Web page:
A measure of one of the stock markets vs. the average investor over 10 years to end 2014, showed that the investor who was making their own switches based on their own opinions and observations, created returns for themselves that were almost 50% lower than the market average. This is because they look too short and then try to time and switch their investments themselves. What is needed? Good selections in the beginning, for the right reasons, then leave it alone. Check once a year that your investment is still in your name, look at its value, check that the management company has remained sound, and leave it alone.

Thoughts from another page next time.

Weekly Thoughts 23 November 2018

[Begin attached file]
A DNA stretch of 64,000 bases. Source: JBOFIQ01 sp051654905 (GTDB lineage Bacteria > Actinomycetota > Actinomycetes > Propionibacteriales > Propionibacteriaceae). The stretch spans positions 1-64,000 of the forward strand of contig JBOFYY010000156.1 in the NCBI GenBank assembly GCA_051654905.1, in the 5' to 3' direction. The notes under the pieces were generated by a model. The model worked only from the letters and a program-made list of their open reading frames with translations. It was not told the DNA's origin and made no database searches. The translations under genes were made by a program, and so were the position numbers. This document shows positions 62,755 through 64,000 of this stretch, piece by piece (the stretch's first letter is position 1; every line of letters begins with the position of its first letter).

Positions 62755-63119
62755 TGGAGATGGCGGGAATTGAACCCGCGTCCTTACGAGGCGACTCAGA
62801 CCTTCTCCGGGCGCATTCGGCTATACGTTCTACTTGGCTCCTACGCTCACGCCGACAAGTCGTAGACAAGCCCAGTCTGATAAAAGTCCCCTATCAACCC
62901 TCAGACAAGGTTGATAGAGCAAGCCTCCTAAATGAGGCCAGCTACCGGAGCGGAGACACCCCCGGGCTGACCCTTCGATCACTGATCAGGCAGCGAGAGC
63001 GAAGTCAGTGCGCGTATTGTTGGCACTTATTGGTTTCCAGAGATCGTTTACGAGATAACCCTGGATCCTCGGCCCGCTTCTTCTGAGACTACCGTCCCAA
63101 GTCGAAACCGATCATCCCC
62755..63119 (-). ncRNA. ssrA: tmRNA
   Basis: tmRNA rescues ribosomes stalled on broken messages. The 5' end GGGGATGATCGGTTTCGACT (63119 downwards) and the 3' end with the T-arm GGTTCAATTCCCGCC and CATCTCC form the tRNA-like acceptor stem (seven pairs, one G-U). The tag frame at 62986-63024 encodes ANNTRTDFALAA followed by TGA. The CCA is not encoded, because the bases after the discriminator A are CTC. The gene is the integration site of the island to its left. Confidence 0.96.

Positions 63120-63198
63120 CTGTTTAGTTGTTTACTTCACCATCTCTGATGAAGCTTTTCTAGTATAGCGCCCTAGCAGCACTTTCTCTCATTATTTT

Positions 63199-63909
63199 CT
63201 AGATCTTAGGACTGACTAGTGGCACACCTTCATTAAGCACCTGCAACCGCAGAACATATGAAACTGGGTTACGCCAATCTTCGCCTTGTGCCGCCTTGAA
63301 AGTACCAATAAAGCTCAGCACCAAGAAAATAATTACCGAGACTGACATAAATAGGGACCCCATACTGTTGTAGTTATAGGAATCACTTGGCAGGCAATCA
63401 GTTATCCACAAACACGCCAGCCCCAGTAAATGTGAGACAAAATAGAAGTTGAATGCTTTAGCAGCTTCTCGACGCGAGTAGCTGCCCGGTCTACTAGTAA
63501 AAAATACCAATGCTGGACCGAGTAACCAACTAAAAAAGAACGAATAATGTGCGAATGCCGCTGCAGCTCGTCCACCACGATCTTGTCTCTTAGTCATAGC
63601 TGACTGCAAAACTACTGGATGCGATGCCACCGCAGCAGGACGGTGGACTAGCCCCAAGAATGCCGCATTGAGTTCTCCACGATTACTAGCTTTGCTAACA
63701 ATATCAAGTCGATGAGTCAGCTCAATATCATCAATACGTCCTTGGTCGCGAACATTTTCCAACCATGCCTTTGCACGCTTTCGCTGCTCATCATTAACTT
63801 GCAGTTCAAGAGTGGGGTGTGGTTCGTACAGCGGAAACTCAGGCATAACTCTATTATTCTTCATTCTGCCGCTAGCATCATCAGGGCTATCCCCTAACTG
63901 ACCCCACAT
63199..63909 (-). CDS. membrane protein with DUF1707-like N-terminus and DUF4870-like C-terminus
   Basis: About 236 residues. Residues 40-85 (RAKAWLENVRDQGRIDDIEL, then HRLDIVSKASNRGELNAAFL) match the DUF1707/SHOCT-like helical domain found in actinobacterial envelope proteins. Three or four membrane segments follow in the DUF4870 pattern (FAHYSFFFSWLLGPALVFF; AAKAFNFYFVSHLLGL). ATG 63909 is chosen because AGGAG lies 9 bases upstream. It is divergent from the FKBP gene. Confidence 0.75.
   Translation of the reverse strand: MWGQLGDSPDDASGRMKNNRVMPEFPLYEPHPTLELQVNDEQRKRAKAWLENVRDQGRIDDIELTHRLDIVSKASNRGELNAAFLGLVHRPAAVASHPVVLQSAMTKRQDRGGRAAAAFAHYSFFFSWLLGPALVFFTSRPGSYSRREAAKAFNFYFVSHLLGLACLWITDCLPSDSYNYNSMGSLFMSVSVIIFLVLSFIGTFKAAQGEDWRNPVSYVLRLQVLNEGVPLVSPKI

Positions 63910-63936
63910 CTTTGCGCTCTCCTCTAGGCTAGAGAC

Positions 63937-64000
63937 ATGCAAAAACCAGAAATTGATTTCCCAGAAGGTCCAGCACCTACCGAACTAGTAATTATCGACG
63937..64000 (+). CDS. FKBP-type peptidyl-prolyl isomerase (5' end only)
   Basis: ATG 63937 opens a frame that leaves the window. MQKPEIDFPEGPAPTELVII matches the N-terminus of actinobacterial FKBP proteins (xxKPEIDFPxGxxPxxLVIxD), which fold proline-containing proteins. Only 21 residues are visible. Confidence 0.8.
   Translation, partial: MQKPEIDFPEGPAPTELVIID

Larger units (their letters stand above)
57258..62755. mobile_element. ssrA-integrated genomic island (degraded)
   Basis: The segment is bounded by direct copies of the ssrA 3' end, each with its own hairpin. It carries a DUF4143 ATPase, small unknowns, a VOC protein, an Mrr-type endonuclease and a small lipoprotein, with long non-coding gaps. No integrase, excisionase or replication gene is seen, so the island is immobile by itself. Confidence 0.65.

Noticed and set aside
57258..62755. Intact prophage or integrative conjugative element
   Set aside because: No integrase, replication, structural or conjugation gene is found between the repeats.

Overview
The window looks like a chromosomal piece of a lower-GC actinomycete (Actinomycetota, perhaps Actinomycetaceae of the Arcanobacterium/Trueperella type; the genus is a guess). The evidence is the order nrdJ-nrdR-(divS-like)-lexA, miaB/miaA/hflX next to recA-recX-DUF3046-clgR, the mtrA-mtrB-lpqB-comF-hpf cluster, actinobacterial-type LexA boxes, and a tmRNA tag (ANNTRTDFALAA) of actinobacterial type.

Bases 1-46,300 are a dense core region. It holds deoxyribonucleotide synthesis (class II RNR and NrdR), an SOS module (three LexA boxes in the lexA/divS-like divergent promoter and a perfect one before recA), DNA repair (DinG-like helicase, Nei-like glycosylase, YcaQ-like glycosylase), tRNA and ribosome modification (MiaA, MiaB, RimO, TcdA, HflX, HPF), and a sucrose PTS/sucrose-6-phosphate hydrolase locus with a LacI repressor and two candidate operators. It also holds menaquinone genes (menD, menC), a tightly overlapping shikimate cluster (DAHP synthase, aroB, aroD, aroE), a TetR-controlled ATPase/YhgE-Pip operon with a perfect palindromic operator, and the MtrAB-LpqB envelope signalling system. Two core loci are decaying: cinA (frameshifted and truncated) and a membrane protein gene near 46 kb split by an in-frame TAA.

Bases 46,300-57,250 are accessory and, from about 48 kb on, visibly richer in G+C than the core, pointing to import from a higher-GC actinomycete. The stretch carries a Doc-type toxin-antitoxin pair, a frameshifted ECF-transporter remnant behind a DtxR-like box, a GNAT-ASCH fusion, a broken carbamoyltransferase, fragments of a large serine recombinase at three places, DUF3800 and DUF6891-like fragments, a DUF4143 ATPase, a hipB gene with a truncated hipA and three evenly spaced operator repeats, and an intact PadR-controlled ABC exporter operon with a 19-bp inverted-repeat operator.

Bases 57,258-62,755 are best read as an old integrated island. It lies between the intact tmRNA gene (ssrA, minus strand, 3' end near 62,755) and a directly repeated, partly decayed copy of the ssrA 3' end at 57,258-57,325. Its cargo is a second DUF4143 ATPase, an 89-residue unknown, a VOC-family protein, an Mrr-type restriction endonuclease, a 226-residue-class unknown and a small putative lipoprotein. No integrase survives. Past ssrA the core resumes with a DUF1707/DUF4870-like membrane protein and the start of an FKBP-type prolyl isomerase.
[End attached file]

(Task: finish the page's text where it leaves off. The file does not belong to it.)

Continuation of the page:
Today is that day in the year (it’s become a few days now) where loads of consumers go shopping for things they don’t really need and might not have bought, under the pretence of saving. We don’t save when we spend money, we save when we don’t spend it.

The only thing I would need, not want, is clothing. I don’t like shopping for clothes at the best of times and am not very good at it. I also don’t do queues and crowds very well. So I guess I won’t be doing the Black Friday thing. But companies will make money, which is good. They won’t sell everything at a loss, so the listed companies that you and I have in our unit trust funds, will still make good profits.

For most shoppers however, they won’t be spending their own money anyway. They’ll be buying on credit. So the Banks make money too. Who loses….?

Weekly Thoughts 16 November 2018